Gender Budgeting – How does it work?

There are different ways of implementing Gender Budgeting activities. They all have their very own pros and cons, there is „no one size fits all”-solution. As a consequence, both, bottom-up as well as top-down approaches can be pursued; In fact, there are a plethora of possibilities: Gender Budgeting activities can be the result of sovereign duties or imposed by private law; they may be the result of political will or democratic need as well as academic research. Also, they may take the form of formal interaction, informal one or selective measures and be targeted at any budget level – be it national, regional or local ones. Not only are the options of implementation multifold, but so are the targets to be achieved by Gender Budgeting. They may aim at pursuing economic policies (privatisation, liberalisation, public procurement), legislative measures (e.g. fighting domestic violence) or implementing soft law or socio-political ambitions (e.g. gender equality measures etc)

The Austrian way, which is based on performance goals, does not seek to cover the entire budget. Rather it highlights performance budgeting. Selective priorities are meant to implement certain measures; decisions and resources spent in this regard will be displayed transparently.

Looking at the example of a municipality discussing its budget: How will it implement Gender Budgeting? – It will analyse its budget, determine (gender equality) targets, specify them, define measures based on these targets and make visible any decisions reached in this regard as well as any resources spent for this purpose. As such, one may distinguish between 4-5 phases.

5-Phases-Modell by Jauk, Vera and Kronberger, Silvia

Step 1: Analysis

The analysis revolves around gender-specific questions and disparities as well as their root causes.

Questions to be asked: What is the initial situation like?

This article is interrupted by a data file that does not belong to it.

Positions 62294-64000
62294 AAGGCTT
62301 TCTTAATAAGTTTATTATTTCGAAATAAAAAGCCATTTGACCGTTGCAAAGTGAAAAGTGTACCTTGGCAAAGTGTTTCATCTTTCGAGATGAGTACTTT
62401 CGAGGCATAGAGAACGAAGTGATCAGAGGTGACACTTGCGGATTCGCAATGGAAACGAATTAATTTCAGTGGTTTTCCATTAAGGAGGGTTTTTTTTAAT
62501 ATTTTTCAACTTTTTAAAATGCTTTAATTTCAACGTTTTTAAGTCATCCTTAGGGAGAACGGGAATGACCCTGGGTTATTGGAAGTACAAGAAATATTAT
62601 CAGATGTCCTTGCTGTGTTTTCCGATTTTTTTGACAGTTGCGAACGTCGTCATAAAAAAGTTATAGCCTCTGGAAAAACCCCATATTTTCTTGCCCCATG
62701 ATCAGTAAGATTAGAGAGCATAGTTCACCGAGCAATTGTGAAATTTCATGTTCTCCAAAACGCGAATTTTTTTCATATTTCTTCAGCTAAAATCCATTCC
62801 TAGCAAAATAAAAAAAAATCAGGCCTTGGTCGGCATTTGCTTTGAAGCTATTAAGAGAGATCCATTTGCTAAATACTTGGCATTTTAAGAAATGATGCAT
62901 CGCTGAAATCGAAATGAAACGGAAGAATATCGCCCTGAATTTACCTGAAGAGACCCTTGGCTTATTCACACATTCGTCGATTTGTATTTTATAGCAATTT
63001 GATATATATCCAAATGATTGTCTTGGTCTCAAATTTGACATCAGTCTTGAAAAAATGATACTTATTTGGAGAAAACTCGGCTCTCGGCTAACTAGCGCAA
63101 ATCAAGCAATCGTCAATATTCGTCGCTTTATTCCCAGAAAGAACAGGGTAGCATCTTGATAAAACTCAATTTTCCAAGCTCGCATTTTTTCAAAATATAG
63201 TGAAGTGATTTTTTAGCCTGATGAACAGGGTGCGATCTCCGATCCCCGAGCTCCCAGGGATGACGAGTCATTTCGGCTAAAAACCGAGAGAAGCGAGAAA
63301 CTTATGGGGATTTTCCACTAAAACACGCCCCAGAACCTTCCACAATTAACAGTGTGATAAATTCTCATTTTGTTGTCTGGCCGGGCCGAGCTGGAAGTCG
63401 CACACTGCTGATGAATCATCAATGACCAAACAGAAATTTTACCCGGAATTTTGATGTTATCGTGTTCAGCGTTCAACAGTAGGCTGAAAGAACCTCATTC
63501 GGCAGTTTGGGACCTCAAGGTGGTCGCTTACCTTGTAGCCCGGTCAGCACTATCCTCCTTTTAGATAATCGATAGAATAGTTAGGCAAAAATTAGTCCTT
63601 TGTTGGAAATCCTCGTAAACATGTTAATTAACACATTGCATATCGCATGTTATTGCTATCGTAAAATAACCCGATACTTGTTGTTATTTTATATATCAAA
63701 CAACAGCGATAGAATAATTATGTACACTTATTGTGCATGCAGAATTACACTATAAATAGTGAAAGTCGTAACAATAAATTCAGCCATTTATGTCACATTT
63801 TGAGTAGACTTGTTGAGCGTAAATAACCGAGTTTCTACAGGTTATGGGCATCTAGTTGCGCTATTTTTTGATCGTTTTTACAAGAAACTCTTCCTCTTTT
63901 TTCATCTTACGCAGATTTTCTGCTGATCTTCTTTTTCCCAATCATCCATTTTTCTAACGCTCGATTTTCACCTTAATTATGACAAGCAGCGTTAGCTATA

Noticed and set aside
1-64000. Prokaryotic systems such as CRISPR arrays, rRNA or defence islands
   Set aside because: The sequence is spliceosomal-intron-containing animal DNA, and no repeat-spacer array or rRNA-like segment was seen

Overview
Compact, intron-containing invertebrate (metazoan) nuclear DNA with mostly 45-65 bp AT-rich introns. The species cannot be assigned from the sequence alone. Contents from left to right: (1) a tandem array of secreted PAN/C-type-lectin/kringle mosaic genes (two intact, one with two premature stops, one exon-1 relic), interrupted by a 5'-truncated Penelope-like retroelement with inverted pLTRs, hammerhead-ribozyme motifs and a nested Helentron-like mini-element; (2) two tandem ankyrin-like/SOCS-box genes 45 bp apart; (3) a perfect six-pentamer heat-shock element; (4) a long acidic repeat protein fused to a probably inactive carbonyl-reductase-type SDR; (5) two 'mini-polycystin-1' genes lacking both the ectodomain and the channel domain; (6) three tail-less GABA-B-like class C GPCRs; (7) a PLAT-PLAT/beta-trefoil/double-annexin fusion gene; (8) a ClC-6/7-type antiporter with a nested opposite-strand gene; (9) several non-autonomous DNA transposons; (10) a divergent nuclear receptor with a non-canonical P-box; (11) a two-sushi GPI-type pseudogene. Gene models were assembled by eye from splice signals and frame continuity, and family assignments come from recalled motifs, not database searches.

To assess the initial situation, it is necessary to collect data.

Key questions might be:

What do we spend our money on?

How much of this money is allocated to women, how much to men, either directly or indirectly?

Are there any differences? Where and why?

In which areas is action required?

Step 2: Determining gender equality objectives, measures and indicators

In a second step, gender equality objectives are defined as well as indicators by which to assess that goals have been reached. They should be as concrete and verifiable as possible. Measures, programmes and projects are being planned and conceived at this stage as well.


Where can we start?

What do we want to acheive?

How do we achieve the target state; which measures shall be taken?

How can we tell that the target state has been achieved?

Step 3: Implementation

As a third step, the measures, programmes and projects defined in Step 2 will be carried out.

Step 4: Evaluation

The fourth step features assessment and documentation of any results and progress as to the gender equality objectives defined in the beginning. It is being analysed to which degree the target state has been achieved by using the indicators laid down in Step 2.


  • What has been achieved by these measures (impact)?
  • Which objectives have been achieved, which have not?
  • Which were the challenges?
  • What must be taken account of next year?

Further FAQ:

Gender Budgeting – What’s that?

Gender Budgeting – Do we have to do that? Can we? May we? Should we? What do legal stipulations tell us about Gender Budgeting??

Gender Budgeting – Just another trend? How has it developed?

Gender Budgeting – Who is practising it?

Gender Budgeting – What does all that terminology mean?